Archive for the ‘management’ Category

What Seth Godin Got Right – and What It Means for Management

Monday, May 9th, 2011

“The easier it is to quantify, the less it’s worth.”

- Seth Godin, Linchpin

Seth Godin has built a terrific career by giving us new lenses through which to view ourselves and our culture. He shown us all how to be marketers, leaders, and artists. I disagree with many of his generalizations and simplifications, but sometimes I read something from him that takes my breath away. The quote above certainly did.

Early in my career, I ran across Peter Drucker’s famous dictum “What gets measured gets managed.” Over the past many years, this has proven true more times than I can count. And yet, it begs some crucial questions: Read the rest of this entry »

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Two Questions that Lead to Growth – for Everyone

Monday, April 4th, 2011

Are you creating the opportunities you’ll need for a highly successful career? In Insights for the Journey, John Lucht suggests asking yourself two questions in order to stay on a growth path:

  • “How can I re-distribute my work in order to provide a more richly developmental experience for each subordinate?”
  • “What can I offer to take over from my boss that will give him or her helpful support and, at the same time, give me needed stimulation and growth?”

Why are these two questions critical? Read the rest of this entry »

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The Trouble with Fact-based Innovation

Monday, March 14th, 2011

Here’s a fact for you: my most successful new product, out of well over a hundred that I’ve launched, had the worst qualitative and quantitative test results of anything I ever encountered. People hated it. Then it sold a quarter of a billion dollars in its first year. My second most successful new product, which won awards on three continents and became a 70-year-old company’s biggest new product ever, was similarly panned in early testing. Is there a pattern here?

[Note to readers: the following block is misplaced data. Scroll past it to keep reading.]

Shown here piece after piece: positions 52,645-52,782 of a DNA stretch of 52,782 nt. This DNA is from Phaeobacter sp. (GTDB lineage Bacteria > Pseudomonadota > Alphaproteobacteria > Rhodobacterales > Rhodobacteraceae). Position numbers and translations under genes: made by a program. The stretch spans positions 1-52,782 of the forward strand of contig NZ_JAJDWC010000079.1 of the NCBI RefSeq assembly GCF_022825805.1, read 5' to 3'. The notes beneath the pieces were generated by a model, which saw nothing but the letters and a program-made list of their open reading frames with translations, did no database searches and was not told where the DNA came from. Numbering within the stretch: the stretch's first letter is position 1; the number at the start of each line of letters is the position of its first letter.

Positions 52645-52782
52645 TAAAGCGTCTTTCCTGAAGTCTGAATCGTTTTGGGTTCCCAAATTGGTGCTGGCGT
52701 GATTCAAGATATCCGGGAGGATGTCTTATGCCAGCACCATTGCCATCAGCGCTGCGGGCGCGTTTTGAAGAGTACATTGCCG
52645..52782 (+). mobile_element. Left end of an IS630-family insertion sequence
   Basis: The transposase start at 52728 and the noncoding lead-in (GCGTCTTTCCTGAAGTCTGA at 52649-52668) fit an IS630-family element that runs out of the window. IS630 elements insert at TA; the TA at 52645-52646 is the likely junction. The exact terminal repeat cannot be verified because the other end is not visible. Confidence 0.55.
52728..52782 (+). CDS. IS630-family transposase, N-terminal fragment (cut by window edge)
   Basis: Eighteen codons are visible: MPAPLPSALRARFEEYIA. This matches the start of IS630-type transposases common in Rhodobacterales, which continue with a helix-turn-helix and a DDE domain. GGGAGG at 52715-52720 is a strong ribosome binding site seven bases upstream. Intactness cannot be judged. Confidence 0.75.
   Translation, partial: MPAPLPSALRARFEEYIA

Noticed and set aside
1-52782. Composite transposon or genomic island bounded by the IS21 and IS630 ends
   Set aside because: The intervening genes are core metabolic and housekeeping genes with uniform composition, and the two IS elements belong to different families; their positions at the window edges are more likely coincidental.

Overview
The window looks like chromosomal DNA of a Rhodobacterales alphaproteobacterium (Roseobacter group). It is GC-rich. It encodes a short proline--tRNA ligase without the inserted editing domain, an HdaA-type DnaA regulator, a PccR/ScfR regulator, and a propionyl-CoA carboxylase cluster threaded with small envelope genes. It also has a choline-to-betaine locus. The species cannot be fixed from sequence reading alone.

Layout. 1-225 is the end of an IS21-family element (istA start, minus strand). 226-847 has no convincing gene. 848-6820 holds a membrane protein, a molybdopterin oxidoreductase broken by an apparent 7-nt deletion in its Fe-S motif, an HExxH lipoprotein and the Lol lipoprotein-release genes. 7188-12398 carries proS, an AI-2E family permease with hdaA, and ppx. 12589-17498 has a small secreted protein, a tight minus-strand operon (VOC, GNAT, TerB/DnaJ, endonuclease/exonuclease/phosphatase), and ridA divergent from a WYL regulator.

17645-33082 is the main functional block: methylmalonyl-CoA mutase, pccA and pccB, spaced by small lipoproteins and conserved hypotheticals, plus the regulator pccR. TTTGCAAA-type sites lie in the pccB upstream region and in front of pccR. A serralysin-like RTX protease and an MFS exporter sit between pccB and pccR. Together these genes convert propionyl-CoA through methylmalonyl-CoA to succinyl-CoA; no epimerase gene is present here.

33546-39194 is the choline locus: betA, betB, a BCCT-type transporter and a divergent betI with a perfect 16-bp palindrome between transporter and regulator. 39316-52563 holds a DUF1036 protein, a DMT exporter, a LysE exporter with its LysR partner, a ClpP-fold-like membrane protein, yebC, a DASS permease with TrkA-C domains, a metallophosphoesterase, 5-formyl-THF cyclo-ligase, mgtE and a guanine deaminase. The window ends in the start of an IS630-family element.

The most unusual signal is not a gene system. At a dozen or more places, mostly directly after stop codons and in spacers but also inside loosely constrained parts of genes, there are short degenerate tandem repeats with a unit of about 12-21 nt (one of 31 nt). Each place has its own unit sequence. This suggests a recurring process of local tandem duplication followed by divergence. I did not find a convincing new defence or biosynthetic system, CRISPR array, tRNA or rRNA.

The trouble with most innovation methodologies and processes is that they look for “facts” to guide decisions. Read the rest of this entry »

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Education’s Challenge Is Finding the Right Metrics

Wednesday, February 16th, 2011

I recently had a conversation with a gentleman whose name I didn’t catch, but he certainly stimulated thoughts. He has spent his career as a specialist in Education Leadership and Policy. We were both old enough to chuckle over the current deja vu in education policy discussions. It feels like the early 80s again. He recalled Reagan’s denunciation of our educators as possibly criminal because of our students’ low scores on international tests, while I remembered the fear of an engineering-driven Asian giant that was about to surpass us (Japan then, China now). Of course, what the hand-wringers didn’t know was that we were at the dawn of one of America’s greatest growth eras, spurred by the very skills which our education system excels at fostering, like creativity and innovation.

American education remains one of our economic treasures, a net exporter of services as foreign students flock to our schools. Yet we have this sense of failure. Why? Read the rest of this entry »